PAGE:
This chapter begins by considering the problem of majority tyranny and then examines how the initiative meshes with the Constitutional principles of American democracy. The final chapter contains some reflections on the initiative process as an approach to delegation problems and as a way to increase political competition.

The Danger of Majority Tyranny

As we have seen, the initiative process promotes majority rule, a core principle of American democracy. Yet an equally important principle is that all people have certain fundamental rights that cannot be violated even if a majority wishes to do so. The institutions of American government are designed to prevent the many from “tyrannizing” the few. To repeat an oftcited passage from Federalist no. 51:

It is of great importance in a republic, not only to guard the society against the oppression of its rulers; but to guard one part of the society against the injustice of the other parts. Different interests necessarily exist in different classes of citizens. If a majority be united by a common interest, the rights of the minority will be insecure.

An important question is then: does the initiative, by empowering the majority, undermine the rights of numerical minorities?

Much has been written on this question, mostly in the last thirty years, and many opinions have been expressed both for and against the initiative (see Cronin 1989, and Bowler, Donovan, and Tolbert 1998 for a summaries). Perhaps the most important thing to note is that these opinions rest on intuition, not on convincing, systematic evidence. No one has gone to the data and actually measured how the initiative affects minority rights.1

Let me briefly describe what has been done. By far the most common approach is anecdotal. Typically, an author singles out a handful of laws involving the civil rights of minorities, studies how they came about in some detail, and then generalizes from his or her specific examples to the initiative process as a whole. There is nothing wrong with this approach to a point; anecdotes certainly provide useful information and help flesh out (p.116) the picture. The problem is that we do not know if a particular anecdote is representative of a general pattern or is simply a special case, an exception to the rule. There is little justification for inferring general tendencies from a handful of anecdotes.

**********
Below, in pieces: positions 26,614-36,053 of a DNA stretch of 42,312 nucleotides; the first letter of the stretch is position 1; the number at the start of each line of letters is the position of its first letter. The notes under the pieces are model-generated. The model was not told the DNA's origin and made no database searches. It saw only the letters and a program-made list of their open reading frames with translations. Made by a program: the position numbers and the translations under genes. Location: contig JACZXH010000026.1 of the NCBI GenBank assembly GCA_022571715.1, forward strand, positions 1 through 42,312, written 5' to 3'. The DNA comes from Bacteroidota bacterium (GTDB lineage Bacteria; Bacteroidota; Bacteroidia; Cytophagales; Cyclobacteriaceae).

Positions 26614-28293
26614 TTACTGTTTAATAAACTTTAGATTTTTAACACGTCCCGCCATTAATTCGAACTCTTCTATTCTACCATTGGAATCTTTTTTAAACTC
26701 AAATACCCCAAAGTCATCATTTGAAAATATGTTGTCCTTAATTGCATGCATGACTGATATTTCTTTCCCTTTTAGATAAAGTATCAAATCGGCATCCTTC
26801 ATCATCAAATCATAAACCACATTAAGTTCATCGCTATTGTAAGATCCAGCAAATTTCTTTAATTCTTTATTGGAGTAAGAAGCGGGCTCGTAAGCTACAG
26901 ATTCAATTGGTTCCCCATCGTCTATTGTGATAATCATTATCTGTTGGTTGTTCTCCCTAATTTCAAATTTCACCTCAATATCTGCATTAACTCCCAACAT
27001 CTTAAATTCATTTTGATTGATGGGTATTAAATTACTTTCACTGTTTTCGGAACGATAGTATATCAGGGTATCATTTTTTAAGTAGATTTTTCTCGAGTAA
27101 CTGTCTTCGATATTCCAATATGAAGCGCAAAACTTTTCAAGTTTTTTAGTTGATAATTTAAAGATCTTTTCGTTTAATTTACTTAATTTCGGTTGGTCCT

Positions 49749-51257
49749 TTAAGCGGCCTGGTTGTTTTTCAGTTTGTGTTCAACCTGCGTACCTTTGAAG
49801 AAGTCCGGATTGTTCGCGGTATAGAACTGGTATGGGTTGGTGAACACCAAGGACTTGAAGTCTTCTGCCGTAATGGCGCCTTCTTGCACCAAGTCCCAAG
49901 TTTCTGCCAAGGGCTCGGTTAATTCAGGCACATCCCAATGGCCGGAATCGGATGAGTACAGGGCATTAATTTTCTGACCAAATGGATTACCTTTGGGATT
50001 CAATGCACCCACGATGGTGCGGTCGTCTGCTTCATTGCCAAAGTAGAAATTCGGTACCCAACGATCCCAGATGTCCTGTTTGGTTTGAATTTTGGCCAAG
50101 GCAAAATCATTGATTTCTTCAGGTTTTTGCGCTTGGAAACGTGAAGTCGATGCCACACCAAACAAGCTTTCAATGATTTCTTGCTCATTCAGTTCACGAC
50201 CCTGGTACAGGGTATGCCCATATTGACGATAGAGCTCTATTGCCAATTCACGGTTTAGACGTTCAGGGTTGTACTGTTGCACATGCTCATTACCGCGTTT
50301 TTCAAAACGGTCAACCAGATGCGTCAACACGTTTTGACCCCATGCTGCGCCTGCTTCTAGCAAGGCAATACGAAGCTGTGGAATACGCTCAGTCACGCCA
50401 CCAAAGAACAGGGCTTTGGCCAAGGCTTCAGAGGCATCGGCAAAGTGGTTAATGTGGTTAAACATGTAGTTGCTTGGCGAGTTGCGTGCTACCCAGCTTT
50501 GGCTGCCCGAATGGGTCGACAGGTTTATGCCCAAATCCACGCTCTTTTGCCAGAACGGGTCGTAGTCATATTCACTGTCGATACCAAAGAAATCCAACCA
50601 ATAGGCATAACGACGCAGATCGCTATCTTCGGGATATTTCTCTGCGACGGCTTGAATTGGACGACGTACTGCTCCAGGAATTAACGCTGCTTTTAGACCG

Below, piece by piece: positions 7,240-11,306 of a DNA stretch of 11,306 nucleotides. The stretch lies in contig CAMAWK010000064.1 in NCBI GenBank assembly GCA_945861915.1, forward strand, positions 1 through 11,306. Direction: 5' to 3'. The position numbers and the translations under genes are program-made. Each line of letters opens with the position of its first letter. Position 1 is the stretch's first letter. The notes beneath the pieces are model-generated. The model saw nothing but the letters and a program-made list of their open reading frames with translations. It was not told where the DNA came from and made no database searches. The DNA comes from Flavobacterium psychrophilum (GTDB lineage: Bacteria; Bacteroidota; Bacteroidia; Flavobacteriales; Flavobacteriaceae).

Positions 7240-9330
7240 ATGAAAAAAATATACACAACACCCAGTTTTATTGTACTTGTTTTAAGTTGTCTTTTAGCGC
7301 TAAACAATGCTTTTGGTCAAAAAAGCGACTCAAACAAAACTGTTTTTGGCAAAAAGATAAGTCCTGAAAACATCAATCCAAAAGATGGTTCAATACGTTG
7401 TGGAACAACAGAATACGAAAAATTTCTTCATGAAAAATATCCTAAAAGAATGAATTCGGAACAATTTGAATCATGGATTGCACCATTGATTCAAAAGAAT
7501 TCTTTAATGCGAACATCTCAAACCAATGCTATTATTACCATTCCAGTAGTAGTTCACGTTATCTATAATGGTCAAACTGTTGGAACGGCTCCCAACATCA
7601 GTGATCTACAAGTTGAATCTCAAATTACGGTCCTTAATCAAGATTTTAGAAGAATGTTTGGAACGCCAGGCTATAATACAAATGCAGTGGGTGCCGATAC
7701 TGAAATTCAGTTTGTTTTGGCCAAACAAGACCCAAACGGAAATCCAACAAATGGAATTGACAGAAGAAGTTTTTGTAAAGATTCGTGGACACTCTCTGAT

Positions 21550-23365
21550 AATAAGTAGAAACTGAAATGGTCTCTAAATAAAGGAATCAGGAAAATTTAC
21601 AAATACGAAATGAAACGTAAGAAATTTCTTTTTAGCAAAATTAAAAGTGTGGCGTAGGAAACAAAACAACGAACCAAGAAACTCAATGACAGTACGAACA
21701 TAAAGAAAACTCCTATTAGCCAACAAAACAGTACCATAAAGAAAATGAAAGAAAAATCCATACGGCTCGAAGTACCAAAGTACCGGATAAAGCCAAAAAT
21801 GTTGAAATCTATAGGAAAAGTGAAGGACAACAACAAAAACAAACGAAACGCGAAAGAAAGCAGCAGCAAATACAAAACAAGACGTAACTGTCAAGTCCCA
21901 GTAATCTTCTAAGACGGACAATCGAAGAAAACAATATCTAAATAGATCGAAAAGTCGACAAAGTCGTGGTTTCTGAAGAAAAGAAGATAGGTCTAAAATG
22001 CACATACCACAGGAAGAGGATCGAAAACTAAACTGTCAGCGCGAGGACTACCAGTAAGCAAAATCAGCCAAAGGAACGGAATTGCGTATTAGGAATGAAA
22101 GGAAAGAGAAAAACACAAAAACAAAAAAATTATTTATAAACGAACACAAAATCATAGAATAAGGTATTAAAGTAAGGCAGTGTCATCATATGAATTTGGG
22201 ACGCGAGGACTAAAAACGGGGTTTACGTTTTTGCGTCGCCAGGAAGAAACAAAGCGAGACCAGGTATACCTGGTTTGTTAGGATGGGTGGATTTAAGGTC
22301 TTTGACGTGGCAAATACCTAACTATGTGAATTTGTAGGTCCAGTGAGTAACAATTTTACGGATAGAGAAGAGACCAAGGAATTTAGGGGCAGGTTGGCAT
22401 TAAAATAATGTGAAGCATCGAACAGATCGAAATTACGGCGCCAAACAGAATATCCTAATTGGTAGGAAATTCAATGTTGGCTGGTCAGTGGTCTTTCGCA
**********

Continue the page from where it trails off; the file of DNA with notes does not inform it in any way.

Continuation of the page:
The other complication is that the performance of the initiative has to be compared to the alternative, which is lawmaking by elected legislatures. It is not enough to show that initiatives have occasionally undermined minority rights, since no form of government known to man provides ironclad protection of minorities. Legislatures also have violated the civil rights of minorities. Indeed, for every blatant instance of initiative failure, we can readily identify a similar example where minority rights were undercut by a legislature. Take Jim Crow laws, for example: in Oklahoma, an initiative was approved in 1910 that disenfranchised black citizens; in the other southern states, similar laws were passed by state legislatures. Another example: in California, an initiative was approved in 1920 that restricted the property rights of Japanese; the internment of Japanese-American citizens during World War II came about through the actions of elected officials.2 A listing of anecdotes like this is useful to remind of us the dangers of democracy, but it only tells us that no form of government is perfect. It does not tell us if the overall record of initiatives is worse than that of legislatures.

Several recent studies attempt to go beyond anecdotes by collecting broad samples and subjecting them to statistical analyses. These studies compare the passage rate of civil rights measures to the passage rate of all other measures. They assume that if antiminority initiatives pass more often than other initiatives, the initiative process is a threat to minority rights. The evidence points in no particular direction. Gamble (1997) found that antiminority measures were more likely to pass than other measures in a sample dominated by local initiatives, while Donovan and Bowler (1998) and Frey and Goette (1998) found lower passage rates for antiminority measures in samples of state ballot propositions in the United States and national and local ballot propositions in Switzerland (respectively).

Yet none of these studies compared initiative lawmaking to legislative lawmaking, and we know that legislatures sometimes pass antiminority laws, too. Even if their findings had agreed, these studies would not tell us whether the initiative increases or reduces the risk to minority rights. The impact of the initiative on minority rights cannot be discerned by comparing how often voters approve antiminority initiatives to how often they approve other initiatives.3 If, for example, voters approve 60 percent of the antiminority initiatives that come before them, while city councils approve 80 percent of the antiminority measures that come before them, then one (p.117) could argue that city councils are the more serious threat to minority rights. The ratio of the passage rate of antiminority to other initiatives has no bearing on the conclusion.4 The unavoidable fact is that the only way to compare how the initiative process treats minorities with how legislatures treat them is to look at data from initiatives and legislatures. None of the existing studies, however, examined the performance of legislatures on civil rights issues; they only looked at initiatives. I believe these studies are to be commended for moving the discussion beyond the level of anecdotes, and their evidence does give a sense of how often initiatives threaten minority rights. But they shed no light on the question of interest: how much of a threat does the initiative process pose to minority rights compared to the legislative process?